Biologically, the cravings and pleasure unleashed are as strong as any drug. Surely such a goal is worth taking risks for, and other alterations in the brain help ensure that the lovelorn will do just that. Certain regions, scientists have found, are being deactivated, such as within the amygdala, associated with fear. "That's why you can do such insane things when you're in love," Fisher says. "You would never otherwise dream of driving across the country in 13 hours, but for love, you would."

Sooner or later, excited brain messages reach the caudate nucleus, a dopamine-rich area where unconscious habits and skills, such as the ability to ride a bike, are stored.

The attraction signal turns the love object into a habit, and then an obsession. According to a 1999 study in the journal Psychological Medicine, people newly in love have serotonin levels 40% lower than normal people do -- just like people with obsessive-compulsive disorders.

Experiments in other mammals add to the human chemical findings. Female prairie voles, for example, develop a distinct preference for a specific male after mating, and the preference is associated with a 50% increase in dopamine in the nucleus accumbens.

But when the monogamous vole is injected with a dopamine antagonist, blocking the activity of the chemical, she'll readily dump her partner for another.

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Using their heads

Kelly and Robert Iblings, now married for nine months, are fascinated by all this talk of nucleus accumbens, addiction and primitive mating instincts. Sure, they admit, they found each other attractive. But they were also making use of their front brains' sharp thinking skills. They were remembering painful past lessons and looking for signs of compatibility.

They had each survived an earlier, failed engagement, and they knew what they were looking for this time around. They were listening to their front brains as they told them to look for compatibility, stability, shared values and commitment.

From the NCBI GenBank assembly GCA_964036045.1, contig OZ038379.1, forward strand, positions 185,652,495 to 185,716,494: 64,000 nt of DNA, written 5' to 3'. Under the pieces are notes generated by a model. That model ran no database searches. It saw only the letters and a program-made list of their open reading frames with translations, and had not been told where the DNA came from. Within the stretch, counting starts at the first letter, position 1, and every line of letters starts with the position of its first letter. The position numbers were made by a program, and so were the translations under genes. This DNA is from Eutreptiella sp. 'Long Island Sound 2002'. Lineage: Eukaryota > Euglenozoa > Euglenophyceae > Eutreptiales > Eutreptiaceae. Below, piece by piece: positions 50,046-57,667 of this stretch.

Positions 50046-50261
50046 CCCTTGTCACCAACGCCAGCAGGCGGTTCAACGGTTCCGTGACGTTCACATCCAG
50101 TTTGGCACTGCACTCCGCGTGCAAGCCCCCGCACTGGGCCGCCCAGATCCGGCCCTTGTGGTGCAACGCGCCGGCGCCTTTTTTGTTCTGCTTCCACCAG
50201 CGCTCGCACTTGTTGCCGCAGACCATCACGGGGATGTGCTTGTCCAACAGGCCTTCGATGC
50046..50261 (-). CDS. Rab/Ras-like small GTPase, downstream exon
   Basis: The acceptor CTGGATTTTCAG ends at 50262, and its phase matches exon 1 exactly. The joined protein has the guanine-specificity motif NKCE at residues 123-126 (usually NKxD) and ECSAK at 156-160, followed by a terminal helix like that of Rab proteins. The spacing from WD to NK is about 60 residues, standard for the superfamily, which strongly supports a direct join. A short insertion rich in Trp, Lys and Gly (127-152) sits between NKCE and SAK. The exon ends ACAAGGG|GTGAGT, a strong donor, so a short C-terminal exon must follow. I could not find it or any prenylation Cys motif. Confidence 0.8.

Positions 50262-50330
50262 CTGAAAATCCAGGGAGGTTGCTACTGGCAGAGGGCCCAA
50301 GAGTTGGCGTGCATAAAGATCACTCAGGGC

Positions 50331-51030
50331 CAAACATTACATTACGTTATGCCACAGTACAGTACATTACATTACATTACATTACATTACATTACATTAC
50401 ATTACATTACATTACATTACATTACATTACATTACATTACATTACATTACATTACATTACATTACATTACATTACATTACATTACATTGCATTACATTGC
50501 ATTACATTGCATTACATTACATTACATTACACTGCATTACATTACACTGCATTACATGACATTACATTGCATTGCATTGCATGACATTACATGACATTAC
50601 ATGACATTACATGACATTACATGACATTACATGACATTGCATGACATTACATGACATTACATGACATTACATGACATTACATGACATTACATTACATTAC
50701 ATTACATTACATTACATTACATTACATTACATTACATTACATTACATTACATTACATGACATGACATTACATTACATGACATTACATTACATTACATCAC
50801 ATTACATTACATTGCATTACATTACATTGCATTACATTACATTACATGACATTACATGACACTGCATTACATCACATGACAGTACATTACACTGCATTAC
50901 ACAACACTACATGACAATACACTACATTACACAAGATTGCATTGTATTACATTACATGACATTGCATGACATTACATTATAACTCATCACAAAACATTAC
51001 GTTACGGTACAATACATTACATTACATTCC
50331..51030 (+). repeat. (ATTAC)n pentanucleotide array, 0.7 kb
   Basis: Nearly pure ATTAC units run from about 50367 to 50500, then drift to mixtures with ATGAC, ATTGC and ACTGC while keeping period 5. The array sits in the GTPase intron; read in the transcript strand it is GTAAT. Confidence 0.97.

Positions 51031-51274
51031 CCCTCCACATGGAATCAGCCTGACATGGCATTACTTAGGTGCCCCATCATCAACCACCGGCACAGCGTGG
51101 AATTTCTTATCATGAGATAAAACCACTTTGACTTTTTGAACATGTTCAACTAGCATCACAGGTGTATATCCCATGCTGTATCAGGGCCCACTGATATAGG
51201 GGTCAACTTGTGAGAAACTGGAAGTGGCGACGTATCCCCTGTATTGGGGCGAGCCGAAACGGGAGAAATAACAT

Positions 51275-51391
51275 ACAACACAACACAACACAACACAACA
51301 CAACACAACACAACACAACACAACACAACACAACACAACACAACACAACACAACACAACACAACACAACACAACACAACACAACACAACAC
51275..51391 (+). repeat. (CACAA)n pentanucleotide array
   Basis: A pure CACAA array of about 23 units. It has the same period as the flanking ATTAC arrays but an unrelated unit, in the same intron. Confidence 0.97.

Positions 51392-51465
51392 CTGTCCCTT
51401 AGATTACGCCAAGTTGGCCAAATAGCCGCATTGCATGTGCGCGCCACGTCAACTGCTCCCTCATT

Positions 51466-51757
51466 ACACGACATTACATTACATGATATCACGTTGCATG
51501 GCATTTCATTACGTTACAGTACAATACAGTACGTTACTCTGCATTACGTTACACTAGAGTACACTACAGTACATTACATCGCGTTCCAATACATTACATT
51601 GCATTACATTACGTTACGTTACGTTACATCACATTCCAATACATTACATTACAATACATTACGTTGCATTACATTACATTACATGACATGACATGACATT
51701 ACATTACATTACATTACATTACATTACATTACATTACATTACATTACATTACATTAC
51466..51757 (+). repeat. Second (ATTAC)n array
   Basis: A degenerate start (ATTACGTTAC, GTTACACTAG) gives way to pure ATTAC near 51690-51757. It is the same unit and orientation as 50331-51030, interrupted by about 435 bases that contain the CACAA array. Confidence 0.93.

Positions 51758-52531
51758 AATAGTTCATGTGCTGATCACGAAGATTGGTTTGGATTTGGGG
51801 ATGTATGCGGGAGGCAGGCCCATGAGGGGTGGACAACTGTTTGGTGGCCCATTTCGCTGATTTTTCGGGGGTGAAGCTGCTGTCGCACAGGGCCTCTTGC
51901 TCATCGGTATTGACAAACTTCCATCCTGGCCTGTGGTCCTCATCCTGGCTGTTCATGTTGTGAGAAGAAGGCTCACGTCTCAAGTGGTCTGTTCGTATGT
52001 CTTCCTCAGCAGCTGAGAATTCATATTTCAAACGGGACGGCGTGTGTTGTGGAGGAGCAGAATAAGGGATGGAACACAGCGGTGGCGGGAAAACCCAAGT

From their first e-mail exchanges through eHarmony, an Internet dating service, the Iblings each felt they had found a unique mate. She liked to travel. So did he. They both love books and learning, have similar religious beliefs and come from loving, intact families. She no sooner sent an e-mail telling him about an exhibit she saw on a business trip to New York than he sent a message back telling her he knew of the exhibit because he had bought a book on it the day before.

Coincidence, or soul mate?

The front brain certainly gets involved as it ponders all of life's experiences and past mistakes, researchers say -- but not just the front brain. The nucleus accumbens, virtual swamp of dopamine that it is, is also holder of memories. Its quest for reward is influenced by childhood experiences, friends, previous failed engagements or the jerk who cheated on you. The sum of those experiences make some people attracted to a prince or a frog, a princess or a shrew.

And, as it happens, practical matters such as whether a couple both like piƱa coladas and getting caught in the rain do matter in igniting passionate love.